Only bringing Leonardo da Vinci’s Salvator Mundi home isn’t enough, especially when one paid a record $450 million for the masterpiece. It is not surprising that Saudi Arabian Crown Prince Mohammed bin Salman Al Saud is reportedly building a dedicated gallery to display the Da Vinci masterpiece in his home country. It also puts the rumors of the whereabouts of this iconic painting to rest.
There was much conjecture since the painting disappeared from public view. Many believed it to be nestled inside Prince Mohammed bin Salman’s $400 million superyacht Serene. Leonardo da Vinci’s Salvator Mundi was purchased for almost half a billion dollars in 2017 at Christie’s New York, becoming history’s most expensive work of art. A legendary artistic example, such as this “male Mona Lisa,” deserves its own shrine (not a cabin wall on the luxury vessel, Serene). After fighting tooth and nail to acquire it, the Crown Prince will ensure Salvator Mundi gets the attention it deserves.
In contrast, Saudi Arabia receives accolades for housing an essential piece of art (that rivals Qatar missed out on). Well-known British art historian Martin Kemp, speaking at the UK’s Cheltenham Literary Festival on October 11, revealed that the prince had invited him to Saudi Arabia to view the painting. “It is in Saudi Arabia, and the country is constructing an art gallery, which is to be finished in 2024, I think,” Kemp said, according to The Art Newspaper. “There have been moves to get me out to look at it.” Kemp continued, “I have no direct contact with anyone in Saudi Arabia about the Salvator, and I certainly have not received a ‘summons. I still have no incontrovertible evidence about the ownership or location of the painting. Saudi ownership seems plausible but not proven. If I have any role in this, it would be to support it being made available for public viewing as soon as possible. If a visit to Saudi would facilitate this, I would be willing to travel.”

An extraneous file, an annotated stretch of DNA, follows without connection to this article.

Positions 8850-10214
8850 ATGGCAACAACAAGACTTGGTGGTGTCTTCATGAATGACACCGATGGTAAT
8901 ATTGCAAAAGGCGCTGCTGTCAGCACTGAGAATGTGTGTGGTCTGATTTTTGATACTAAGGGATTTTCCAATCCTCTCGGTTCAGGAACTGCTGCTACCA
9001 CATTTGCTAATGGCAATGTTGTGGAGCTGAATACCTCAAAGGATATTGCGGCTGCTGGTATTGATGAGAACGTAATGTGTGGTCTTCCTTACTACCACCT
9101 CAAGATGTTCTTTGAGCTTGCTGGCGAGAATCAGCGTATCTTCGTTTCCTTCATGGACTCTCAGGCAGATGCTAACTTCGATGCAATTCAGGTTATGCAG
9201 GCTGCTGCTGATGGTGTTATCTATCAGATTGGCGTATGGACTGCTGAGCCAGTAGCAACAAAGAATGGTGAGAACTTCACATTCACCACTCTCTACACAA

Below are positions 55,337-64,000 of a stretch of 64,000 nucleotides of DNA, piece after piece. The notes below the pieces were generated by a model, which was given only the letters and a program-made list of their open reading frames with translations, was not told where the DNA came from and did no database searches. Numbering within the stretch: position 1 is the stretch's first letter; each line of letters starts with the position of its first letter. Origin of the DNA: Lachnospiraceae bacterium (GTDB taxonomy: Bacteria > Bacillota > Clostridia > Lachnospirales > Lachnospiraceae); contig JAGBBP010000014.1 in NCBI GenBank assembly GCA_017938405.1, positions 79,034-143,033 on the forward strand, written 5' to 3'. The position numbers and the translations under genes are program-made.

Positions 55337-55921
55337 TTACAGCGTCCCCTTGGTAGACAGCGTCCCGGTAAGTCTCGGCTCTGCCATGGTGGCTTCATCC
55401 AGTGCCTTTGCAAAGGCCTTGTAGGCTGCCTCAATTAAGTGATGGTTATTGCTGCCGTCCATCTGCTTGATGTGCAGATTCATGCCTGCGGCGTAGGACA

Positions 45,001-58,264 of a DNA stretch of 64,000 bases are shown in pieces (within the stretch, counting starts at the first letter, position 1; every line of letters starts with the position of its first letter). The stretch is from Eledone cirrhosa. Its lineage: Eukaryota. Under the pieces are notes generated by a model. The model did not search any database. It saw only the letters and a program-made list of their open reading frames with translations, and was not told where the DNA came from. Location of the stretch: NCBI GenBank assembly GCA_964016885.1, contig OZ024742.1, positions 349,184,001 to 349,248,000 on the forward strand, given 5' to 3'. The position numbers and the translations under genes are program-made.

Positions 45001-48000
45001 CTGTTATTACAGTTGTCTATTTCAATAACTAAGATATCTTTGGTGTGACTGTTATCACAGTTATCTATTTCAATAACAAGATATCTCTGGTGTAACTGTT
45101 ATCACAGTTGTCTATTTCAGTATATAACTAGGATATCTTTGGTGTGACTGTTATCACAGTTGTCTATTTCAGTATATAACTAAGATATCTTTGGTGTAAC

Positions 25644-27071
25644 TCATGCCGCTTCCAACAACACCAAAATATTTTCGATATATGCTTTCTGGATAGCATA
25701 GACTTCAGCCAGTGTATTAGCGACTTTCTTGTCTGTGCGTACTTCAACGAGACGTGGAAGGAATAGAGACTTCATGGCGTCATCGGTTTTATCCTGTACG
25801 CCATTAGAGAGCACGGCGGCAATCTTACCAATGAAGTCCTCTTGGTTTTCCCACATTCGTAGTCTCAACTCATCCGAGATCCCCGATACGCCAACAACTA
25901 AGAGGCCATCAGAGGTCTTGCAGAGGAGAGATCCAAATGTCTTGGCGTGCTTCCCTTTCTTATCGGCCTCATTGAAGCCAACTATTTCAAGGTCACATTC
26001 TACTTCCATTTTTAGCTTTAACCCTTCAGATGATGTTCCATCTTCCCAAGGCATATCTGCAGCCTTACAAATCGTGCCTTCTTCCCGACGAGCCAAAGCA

The auction of Leonardo da Vinci’s Salvator Mundi in 2017 was action-packed-
Saudi prince MBS unknowingly got into a bidding war for Leonardo Da Vinci’s Salvator Mundi painting and paid a staggering $450 million for it. It was part enthusiasm not to let the iconic artwork slip out of his hands and part rivalry with art-obsessed Qatari royals who take immense pride in their art collections. Oblivious to the fact that it was, in fact, UAE, his proxy was outbidding, and not Qatari rivals, MBS mandated, ‘you can go as high as you want; just make sure you get it.’ Who could’ve believed that a painting of the Italian Renaissance artist sold to a consortium of art dealers in New Orleans in 2005 for just $1,175 would break every record and create new ones?